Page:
'And when the shadow fades and is no more, the light that lingers becomes a shadow to another light.
And thus your freedom when it loses its fetters becomes the fetter of a greater freedom'.
Kahlil Gibran, The Prophet (1923)
In Lifelines, a range of works by the distinguished artist Wang Huangsheng are brought together in a public civic space in the centre of Hong Kong and at 3812 Gallery. ‘Lifeline’ is a term in English that implies the saving of life when one is in urgent need of help and the connotation of rescue is here intended culturally, as a metaphor for Wang’s lines as cultural thread, just as the trunk of a tree steadily grows upwards, supporting all the branches, his lines form the key element throughout his oeuvre. As an important member of the art world and someone whose roles have navigated being a museum director, a founder of large-scale art events such as the Guangzhou Triennial and pur- suing his own artistic practice over many years, Wang’s persistent artistic output and creativity can indeed be understood as a life- line. His varied professional and artistic life has art at its centre, both publicly and privately.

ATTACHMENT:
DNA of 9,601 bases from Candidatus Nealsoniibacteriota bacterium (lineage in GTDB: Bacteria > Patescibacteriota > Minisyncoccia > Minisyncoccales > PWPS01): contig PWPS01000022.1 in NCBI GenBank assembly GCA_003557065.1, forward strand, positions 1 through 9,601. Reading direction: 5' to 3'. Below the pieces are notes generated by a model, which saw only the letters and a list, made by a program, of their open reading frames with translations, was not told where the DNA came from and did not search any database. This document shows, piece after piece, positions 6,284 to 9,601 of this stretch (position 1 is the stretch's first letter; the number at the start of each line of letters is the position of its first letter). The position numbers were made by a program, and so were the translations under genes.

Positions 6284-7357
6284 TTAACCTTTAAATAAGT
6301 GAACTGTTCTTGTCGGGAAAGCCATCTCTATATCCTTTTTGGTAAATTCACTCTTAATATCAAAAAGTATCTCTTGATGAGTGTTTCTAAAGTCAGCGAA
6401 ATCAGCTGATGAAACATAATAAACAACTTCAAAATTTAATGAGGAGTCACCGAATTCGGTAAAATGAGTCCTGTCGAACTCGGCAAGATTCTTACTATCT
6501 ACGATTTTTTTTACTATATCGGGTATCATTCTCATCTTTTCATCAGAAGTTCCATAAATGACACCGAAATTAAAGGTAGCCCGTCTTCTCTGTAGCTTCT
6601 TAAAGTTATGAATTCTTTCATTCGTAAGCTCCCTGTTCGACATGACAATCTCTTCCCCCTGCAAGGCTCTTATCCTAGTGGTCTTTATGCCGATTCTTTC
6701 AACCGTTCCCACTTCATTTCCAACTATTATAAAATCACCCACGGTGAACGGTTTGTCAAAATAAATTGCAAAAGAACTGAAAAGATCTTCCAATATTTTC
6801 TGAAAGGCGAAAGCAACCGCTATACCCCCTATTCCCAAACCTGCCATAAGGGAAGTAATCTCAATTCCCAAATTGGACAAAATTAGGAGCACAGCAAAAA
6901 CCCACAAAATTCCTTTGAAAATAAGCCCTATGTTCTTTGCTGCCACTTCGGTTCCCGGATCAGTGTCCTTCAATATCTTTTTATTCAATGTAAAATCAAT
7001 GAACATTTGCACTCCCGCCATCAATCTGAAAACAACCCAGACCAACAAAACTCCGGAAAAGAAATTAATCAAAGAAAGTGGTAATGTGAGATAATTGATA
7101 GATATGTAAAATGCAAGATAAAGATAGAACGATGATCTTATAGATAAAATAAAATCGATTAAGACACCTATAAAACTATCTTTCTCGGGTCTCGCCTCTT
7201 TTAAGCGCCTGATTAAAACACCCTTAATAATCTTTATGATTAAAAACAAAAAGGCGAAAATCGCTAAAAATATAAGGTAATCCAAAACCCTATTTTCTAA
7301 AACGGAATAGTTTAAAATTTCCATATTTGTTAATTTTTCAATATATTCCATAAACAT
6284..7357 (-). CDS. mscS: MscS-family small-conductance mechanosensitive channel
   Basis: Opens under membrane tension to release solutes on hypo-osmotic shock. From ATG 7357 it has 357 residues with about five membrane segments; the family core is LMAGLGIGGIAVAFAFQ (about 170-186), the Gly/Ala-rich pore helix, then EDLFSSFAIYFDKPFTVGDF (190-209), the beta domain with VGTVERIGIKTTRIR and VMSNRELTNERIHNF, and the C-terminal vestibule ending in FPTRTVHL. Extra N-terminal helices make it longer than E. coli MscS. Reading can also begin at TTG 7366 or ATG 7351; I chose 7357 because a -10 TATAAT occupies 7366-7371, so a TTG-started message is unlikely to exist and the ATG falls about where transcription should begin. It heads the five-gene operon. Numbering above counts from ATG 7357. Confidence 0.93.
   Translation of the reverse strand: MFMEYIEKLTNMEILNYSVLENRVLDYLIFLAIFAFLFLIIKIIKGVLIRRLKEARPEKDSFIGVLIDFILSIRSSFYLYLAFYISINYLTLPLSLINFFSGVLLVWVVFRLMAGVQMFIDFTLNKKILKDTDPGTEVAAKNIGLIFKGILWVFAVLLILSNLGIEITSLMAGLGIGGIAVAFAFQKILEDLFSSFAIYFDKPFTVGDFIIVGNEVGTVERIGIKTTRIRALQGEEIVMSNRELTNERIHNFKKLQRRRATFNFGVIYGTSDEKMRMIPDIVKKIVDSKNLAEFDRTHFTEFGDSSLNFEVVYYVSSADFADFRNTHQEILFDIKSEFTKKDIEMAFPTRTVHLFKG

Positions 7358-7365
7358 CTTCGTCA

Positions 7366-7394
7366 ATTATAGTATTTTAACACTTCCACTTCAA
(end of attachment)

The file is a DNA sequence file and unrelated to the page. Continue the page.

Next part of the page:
Over the years, in his expansive ink practice, Wang’s pur- suit of line has departed from a more classical mode in his earlier works to a more experimental abstraction that take various forms – from dense clusters of curvaceous lines lightly swooping in and out to express a sense of uninterrupted movement in space, through to more horizontal modes of thicker lines in his more recent works that are softly textured yet rigorous and bold. Though brush and ink are his principal medium, he also works with textiles, resin, newspaper and barbed wire, expanding his visual language in sustained bodies of work that contain ideas of vision, trace, and metaphor as central threads, each series visually evoking an unde- finable visceral sense of being and aesthetic experience.